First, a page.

Safety Tips for Traveling in Cities
Whether you’re touching down in Bangkok or Barcelona, Sydney or San Francisco, chances are you’ll be spending time in a major city for at least part of your trip.
With their vibrance and culture, cities are incredibly fun for independent travel, but they also come with their own concerns.
Here are ways to stay safe while traveling to cities around the world.
Research your city thoroughly in advance.
Are there any common scams? Where are good places to stay? Are there any festivals or other events that will affect your trip? Which areas should you avoid?
Do you know anyone who has spent extensive time there? Are there any travel bloggers who have spent a lot of time in your city and have lots of content worth mining?
Learn the major neighborhoods and how to get from one to the other.
Every city has its good neighborhoods and not-so-good areas.
Rapidly gentrifying cities tend to lump the nicer neighborhoods together, like New York, while others, like New Orleans, tend to be more of a checkerboard with good and bad neighborhoods alternating side by side. When you’re getting from place to place, make sure you’re taking a safe route.
Budget more than you think you need.
It’s easy to think that you’ll stick to public transportation and the cheapest accommodation, but keeping extra money for occasional taxi rides and accommodation in a nicer neighborhood. It’s always a smart idea to invest financially in your safety.
Learn the right taxi companies.
Most major cities have at least a few taxi companies, and some of them may not be as legitimate as the others. Find out which taxis you should take and which ones to avoid.
If you can’t find information and you have a data plan, you may want to stick with Uber, which keeps detailed information on your taxi driver.
Fake a call with a taxi driver.
Occasionally, for extra safety, it can be good to pretend to make a call on your phone while reading out your taxi driver’s name and license plate number. You’re creating an illusion of accountability—the taxi driver knows that someone else has his identifying information if anything goes wrong.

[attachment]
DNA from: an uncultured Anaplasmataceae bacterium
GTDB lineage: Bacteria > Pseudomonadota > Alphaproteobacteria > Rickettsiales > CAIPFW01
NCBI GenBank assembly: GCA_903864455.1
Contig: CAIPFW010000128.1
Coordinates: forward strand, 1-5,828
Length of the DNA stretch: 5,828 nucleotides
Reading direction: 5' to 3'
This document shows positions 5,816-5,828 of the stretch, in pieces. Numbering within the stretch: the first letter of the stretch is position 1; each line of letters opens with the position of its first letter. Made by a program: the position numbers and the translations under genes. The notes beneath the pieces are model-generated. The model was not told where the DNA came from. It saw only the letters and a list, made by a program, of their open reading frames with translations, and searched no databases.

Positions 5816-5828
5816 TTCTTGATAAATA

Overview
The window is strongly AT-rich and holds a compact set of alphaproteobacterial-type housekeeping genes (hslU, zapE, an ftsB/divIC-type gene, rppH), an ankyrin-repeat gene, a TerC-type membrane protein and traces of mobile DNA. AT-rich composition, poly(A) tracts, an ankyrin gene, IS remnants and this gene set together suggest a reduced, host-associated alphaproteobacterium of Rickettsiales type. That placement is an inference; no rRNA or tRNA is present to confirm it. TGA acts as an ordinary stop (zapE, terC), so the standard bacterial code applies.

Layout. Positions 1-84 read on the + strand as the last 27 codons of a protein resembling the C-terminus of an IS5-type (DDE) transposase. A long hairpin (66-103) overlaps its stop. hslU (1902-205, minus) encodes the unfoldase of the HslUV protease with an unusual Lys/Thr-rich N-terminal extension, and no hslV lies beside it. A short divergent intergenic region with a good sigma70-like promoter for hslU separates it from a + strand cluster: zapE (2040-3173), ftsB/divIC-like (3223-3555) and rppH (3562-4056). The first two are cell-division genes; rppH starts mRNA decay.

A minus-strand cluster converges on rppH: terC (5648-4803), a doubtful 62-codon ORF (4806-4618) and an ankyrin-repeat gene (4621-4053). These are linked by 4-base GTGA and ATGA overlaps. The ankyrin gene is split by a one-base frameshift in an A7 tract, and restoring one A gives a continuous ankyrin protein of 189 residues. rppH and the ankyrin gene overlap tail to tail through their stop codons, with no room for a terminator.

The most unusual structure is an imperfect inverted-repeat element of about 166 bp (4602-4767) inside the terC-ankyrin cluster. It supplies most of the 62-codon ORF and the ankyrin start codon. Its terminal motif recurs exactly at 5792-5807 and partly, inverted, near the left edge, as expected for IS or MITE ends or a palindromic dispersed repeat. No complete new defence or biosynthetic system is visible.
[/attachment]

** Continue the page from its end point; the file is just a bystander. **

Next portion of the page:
While crime by taxi drivers is rare in the grand scheme of things, this just adds another layer of protection.
Book accommodation in a busy neighborhood, not a sleepy area.
If you’re going to be walking alone at night, consider sticking to a busy neighborhood. This way, you’ll be surrounded by late-night cafes, street vendors, and/or nightlife-loving partiers, rather than a quiet and deserted street.
Many people think that walking alone at night is a danger.
The dangerous part of it is putting yourself in an isolating situation, which can be avoided if you stick to a busy neighborhood.
Download a public transportation app.
Nearly every city in the world has its own public transportation app that can help you figure out the best way to get from A to B, even if you don’t have a data plan on your phone.
Protect your belongings from theft.
If you’re bringing a camera or other pricey gear, use a backpack like the Pacsafe Camsafe V17 anti-theft backpack that is lined in mesh and has lockable zippers to dissuade would-be thieves.
At age 26, I quit my job to travel the world alone. I spent six fantastic months in Southeast Asia and turned my travel blog into a full-time business. Today, I travel full-time, going anywhere that sounds wacky or beautiful or interesting. My goal is to show YOU how you can travel the world on your own—easily, safely, and adventurously.